In this city of pure, unabridged life the basics are paramount.  The search for food and water will keep you busy for days on end, rather than just the hour before a meal.  The locals were in a constant battle with each other and the elements, eating on the streets, sleeping on the streets, and peddling everything from toy helicopters to toilet paper.

Even with the extremes of life in Delhi, little could prepare me for the train ride to Amritsar.  As soon as the train left the station I was shocked by the magnitude and scale of the poverty that existed within the vast and surreal metropolis.  The ghettos consisted of mud huts and makeshift buildings where the basics of life were tended to with putrid green water and and little modesty.  Wow!  Within minutes though we were in the flat and beautiful, if hazy, farm lands that fill most of the northwest of India.  Here life seemed more simple and more tolerable than in the cities.  More normal.

There are some things that come hand in hand with the poverty that are tough to think about, much less mention on a blog, but seeing as this is a note of striking experiances, this one rates high.  From the comfort of my reclined, A/C seat on the train I saw the first, fresh corps of my life.  Lying face down on the train tracks, his head severed and about 10 inches away it was tough to tell if it was a accident or a suicide, but none the less, no one was lifting a finger to call the police or to even move the body to a more discreet location.  He was simply left for the dogs.  Literally.

Not to end on a bad note, but this is getting long winded.  Rest assured that we are safe and for the most part very comfortable in our $8 per night accomidation (large room with 30 foot celings, a vanity, attached bath and private roof top balcony) and even with the total lack of other tourists we are starting to feel quite at home…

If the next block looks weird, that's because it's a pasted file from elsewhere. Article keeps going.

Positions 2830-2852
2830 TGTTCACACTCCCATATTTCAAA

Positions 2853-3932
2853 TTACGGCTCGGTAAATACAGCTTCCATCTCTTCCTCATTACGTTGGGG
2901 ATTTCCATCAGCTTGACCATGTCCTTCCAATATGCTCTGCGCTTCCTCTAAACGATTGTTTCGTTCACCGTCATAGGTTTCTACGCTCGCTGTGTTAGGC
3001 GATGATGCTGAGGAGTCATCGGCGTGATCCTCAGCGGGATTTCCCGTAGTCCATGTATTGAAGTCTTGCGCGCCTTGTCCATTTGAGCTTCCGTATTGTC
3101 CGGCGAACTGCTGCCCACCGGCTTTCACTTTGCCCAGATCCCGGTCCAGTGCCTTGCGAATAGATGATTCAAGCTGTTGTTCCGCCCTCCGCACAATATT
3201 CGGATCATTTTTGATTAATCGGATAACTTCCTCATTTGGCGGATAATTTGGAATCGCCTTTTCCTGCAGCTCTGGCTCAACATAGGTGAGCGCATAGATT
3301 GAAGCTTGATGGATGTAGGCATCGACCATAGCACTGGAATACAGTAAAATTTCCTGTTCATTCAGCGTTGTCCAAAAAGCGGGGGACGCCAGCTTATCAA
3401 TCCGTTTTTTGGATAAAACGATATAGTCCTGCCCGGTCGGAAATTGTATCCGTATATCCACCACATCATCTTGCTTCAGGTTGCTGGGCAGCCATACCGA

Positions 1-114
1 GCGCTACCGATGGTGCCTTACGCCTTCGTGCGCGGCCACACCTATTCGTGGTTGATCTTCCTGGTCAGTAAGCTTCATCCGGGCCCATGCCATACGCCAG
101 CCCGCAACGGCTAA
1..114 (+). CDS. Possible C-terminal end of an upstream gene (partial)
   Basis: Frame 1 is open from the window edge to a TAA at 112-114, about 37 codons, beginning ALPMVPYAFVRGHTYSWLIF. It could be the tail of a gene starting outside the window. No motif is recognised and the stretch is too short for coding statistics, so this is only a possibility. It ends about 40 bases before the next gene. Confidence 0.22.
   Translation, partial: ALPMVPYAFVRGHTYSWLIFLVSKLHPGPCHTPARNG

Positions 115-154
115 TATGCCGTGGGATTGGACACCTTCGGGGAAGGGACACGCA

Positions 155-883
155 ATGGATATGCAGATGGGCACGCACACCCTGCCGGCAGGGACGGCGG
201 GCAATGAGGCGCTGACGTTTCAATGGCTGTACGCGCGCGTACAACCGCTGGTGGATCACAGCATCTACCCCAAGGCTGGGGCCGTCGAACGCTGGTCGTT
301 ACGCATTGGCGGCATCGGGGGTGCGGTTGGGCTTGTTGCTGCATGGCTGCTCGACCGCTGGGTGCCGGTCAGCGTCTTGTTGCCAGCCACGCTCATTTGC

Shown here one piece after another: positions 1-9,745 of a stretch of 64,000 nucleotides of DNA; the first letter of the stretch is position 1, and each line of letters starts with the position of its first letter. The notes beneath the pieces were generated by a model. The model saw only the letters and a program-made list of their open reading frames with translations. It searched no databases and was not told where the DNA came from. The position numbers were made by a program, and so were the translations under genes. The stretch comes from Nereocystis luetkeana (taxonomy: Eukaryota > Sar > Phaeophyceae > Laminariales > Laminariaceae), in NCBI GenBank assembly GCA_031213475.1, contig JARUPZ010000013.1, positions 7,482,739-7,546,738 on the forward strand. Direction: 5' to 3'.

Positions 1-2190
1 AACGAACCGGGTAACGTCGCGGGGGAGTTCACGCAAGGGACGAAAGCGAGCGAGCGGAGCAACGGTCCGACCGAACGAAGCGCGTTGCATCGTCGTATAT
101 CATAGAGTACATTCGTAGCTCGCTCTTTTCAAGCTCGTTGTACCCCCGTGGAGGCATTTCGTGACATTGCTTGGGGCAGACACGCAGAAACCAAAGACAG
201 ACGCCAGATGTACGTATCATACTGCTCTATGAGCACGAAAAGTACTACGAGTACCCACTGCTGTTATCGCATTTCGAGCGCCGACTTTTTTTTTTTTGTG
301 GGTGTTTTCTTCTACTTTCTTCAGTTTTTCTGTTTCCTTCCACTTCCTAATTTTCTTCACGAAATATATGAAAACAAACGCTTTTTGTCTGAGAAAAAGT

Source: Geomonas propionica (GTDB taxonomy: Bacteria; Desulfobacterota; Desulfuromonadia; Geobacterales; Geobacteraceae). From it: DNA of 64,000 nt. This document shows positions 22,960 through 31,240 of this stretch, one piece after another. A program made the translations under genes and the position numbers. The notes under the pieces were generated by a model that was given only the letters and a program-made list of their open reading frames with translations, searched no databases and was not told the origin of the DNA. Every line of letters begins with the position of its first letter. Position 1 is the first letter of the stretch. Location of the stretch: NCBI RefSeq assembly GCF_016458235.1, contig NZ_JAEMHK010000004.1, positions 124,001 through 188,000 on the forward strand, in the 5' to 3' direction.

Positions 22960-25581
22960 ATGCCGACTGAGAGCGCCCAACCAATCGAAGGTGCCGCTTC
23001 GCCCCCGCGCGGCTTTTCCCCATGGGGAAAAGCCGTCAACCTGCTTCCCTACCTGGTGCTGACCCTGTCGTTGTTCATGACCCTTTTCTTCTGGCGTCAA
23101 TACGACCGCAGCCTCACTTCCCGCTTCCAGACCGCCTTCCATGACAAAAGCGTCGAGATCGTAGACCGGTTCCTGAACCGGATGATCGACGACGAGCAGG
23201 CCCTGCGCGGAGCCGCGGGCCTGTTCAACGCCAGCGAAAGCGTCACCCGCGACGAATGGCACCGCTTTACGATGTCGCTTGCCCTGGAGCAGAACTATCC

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24 Hours in Singapore!

Thursday, October 19th, 2006

Singapore, Singapore, Singapore.  Hot, sterile, Westernized land of malls and highways.  Our 24 hour layover in Singapore was much needed after a 19 hour flight, but we didn’t really love the place.  It was so hot and humid, and the area we were staying in was really hazy and full of busy roads and malls.  So after a quick breakfast, we went straight to the national orchid and botanical gardens.  What a relief to be out of the city and in a peaceful oasis filled with amazing flowers, turtles, kimodo dragon lizards, tropical rainforest…the list goes on.  Here are a few pics!

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Goodbye Westcoast!

Thursday, October 12th, 2006

Well we’ve spent the last week or so visting friends, family, and generally enjoying being homeless and jobless on the West Coast.  We spent time in Portland, Hood River, and Victoria, doing all the ‘west coasty’ things we could think of and enjoying hot showers, good food, and relaxation while we have it – and we just have one last night in Vancouver before we fly out on Saturday.  (On an 18 hour plane ride – sounds kind of like my worst nightmare!)  Our next post will be from the other side of the world!

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Trip Starts Thursday

Monday, October 2nd, 2006

So this is post #1! I have moved out of my house and am living in comfort with Claire for three days… Then the trip starts. Destination 1 is Portland.